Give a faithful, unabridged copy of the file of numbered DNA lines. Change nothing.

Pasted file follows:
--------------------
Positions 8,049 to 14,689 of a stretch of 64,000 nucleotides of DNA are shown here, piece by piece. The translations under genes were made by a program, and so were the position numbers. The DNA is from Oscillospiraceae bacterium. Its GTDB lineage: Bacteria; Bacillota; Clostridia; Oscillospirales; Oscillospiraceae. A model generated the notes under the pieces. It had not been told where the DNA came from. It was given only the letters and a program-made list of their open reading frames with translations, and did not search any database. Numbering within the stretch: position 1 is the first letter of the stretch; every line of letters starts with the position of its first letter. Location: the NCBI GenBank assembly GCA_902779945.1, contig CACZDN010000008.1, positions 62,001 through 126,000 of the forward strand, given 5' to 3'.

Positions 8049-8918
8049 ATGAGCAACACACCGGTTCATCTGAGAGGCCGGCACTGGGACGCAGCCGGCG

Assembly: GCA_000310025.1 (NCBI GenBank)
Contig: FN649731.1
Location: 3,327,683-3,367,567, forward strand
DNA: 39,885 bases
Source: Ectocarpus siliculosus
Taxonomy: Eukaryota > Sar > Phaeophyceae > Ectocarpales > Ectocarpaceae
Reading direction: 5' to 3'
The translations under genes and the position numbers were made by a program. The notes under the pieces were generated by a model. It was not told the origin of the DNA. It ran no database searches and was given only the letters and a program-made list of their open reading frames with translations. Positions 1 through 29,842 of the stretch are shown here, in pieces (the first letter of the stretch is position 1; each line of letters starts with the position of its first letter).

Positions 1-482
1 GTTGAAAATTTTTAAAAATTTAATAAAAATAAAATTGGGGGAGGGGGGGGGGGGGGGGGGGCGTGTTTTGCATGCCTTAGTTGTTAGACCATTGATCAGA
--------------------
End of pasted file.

Positions 8,049 to 14,689 of a stretch of 64,000 nucleotides of DNA are shown here, piece by piece. The translations under genes were made by a program, and so were the position numbers. The DNA is from Oscillospiraceae bacterium. Its GTDB lineage: Bacteria; Bacillota; Clostridia; Oscillospirales; Oscillospiraceae. A model generated the notes under the pieces. It had not been told where the DNA came from. It was given only the letters and a program-made list of their open reading frames with translations, and did not search any database. Numbering within the stretch: position 1 is the first letter of the stretch; every line of letters starts with the position of its first letter. Location: the NCBI GenBank assembly GCA_902779945.1, contig CACZDN010000008.1, positions 62,001 through 126,000 of the forward strand, given 5' to 3'.

Positions 8049-8918
8049 ATGAGCAACACACCGGTTCATCTGAGAGGCCGGCACTGGGACGCAGCCGGCG

Assembly: GCA_000310025.1 (NCBI GenBank)
Contig: FN649731.1
Location: 3,327,683-3,367,567, forward strand
DNA: 39,885 bases
Source: Ectocarpus siliculosus
Taxonomy: Eukaryota > Sar > Phaeophyceae > Ectocarpales > Ectocarpaceae
Reading direction: 5' to 3'
The translations under genes and the position numbers were made by a program. The notes under the pieces were generated by a model. It was not told the origin of the DNA. It ran no database searches and was given only the letters and a program-made list of their open reading frames with translations. Positions 1 through 29,842 of the stretch are shown here, in pieces (the first letter of the stretch is position 1; each line of letters starts with the position of its first letter).

Positions 1-482
1 GTTGAAAATTTTTAAAAATTTAATAAAAATAAAATTGGGGGAGGGGGGGGGGGGGGGGGGGCGTGTTTTGCATGCCTTAGTTGTTAGACCATTGATCAGA